In 2021/2022 a historic building restoration grant pilot project (£8 million) was initiated through a collaboration of stakeholder agencies and others with interests in the world heritage site. The pilot aims to bring life back to historic agricultural buildings by restoring them for continued agricultural use, using traditional materials, and by this means to enhance the landscape for public enjoyment, improve wildlife habitats and conserve key parts of the world heritage site’s outstanding universal value.

Traditional farm buildings are an integral part of the living and working landscape of the Lake District, and the scheme recognises the value that these buildings have for communities and for their contribution to the world heritage sites. To date seven barns have been fully restored, with more to be completed shortly. In addition to the more tangible building conservation results and contribution to the site’s outstanding universal value, the pilot, its follow-up and associated projects are supporting the retention and development of traditional construction skills and knowledge, and strengthening partnership working. The latter is a key component for the future management of this complex world heritage site.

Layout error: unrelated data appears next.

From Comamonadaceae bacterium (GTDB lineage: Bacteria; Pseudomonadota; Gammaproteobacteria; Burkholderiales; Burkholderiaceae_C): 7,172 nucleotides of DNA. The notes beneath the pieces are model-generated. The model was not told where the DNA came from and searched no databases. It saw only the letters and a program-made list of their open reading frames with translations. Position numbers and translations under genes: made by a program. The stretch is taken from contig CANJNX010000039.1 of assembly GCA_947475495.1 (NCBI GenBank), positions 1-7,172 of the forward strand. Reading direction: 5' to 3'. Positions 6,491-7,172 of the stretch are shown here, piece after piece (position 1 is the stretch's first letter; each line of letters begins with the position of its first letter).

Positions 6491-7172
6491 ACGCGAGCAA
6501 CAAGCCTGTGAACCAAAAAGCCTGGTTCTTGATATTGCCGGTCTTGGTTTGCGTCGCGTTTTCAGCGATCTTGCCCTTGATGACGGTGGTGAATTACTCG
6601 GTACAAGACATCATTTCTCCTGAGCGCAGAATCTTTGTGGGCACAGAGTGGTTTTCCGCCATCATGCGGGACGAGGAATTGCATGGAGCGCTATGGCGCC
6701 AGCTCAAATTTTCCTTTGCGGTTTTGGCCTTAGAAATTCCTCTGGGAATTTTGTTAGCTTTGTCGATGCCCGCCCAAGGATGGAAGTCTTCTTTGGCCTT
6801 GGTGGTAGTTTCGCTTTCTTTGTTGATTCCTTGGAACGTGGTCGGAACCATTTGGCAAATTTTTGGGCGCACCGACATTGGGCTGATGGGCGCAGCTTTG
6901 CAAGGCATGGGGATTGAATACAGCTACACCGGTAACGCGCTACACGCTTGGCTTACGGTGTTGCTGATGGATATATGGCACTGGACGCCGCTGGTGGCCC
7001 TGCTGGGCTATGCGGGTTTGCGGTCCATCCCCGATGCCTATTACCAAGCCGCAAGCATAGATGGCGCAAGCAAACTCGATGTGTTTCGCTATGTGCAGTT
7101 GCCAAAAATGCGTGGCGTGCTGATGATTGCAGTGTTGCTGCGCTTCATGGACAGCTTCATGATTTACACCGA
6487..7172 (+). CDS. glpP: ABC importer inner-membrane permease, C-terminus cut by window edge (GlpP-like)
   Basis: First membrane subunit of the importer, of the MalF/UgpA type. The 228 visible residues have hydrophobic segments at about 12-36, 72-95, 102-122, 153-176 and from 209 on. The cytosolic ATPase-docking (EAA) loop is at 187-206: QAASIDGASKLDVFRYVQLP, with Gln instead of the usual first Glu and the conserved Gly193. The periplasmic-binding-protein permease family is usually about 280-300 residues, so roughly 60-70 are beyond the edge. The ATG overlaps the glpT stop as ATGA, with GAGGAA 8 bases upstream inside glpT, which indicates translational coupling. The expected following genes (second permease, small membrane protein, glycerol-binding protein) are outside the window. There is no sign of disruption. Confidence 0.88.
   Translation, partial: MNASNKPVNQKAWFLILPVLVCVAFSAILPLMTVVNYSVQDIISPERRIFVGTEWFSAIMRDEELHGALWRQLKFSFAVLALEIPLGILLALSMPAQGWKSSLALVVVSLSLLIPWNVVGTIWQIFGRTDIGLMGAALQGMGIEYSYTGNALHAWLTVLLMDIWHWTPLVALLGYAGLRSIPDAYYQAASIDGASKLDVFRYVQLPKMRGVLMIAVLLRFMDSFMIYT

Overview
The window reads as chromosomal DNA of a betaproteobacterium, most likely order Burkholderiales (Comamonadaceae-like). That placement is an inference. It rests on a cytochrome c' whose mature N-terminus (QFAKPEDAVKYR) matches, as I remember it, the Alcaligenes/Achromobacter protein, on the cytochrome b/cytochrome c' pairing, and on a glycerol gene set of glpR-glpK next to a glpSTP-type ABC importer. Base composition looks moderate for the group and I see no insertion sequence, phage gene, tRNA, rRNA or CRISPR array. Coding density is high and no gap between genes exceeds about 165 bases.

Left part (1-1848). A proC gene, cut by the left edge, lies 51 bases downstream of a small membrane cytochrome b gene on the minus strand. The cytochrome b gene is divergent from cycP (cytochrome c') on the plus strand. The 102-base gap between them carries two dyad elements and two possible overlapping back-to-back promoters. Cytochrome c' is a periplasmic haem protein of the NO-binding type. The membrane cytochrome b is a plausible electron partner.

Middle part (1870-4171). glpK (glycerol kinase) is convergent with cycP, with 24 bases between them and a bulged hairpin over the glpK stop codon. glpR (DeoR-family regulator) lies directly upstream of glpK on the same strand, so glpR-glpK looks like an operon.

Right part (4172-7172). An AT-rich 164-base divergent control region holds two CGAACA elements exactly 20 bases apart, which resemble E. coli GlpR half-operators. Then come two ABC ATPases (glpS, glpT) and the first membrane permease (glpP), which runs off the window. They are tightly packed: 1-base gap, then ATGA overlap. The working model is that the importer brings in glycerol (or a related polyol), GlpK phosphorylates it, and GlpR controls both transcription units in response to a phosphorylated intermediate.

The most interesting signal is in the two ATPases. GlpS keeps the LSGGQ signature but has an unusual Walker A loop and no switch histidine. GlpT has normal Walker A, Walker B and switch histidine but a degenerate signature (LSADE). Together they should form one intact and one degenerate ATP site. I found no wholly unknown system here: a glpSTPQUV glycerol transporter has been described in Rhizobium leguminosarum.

A national strategy?

There is a low level of awareness of the obligations, presence, potential benefits, values, and significance of world heritage sites at all levels in the UK. Half of the sites, such as Stonehenge and the Tower of London, are well known as tourist destinations and icons, while other hidden gems such as Derwent Valley Mills and Saltaire are little known as or understood as world heritage sites.

Finding the right balance between the need for regeneration and infrastructure development, and avoiding impacts on the conservation of world heritage sites and their buffer zones, has been challenging over the last 20 years. The delisting of the Liverpool world heritage site (one of only three sites to be have been taken off the list in the last 50 years) in 2019 was a sharp reminder of the consequences of not supporting more fully the planning, conservation, management of the world heritage sites.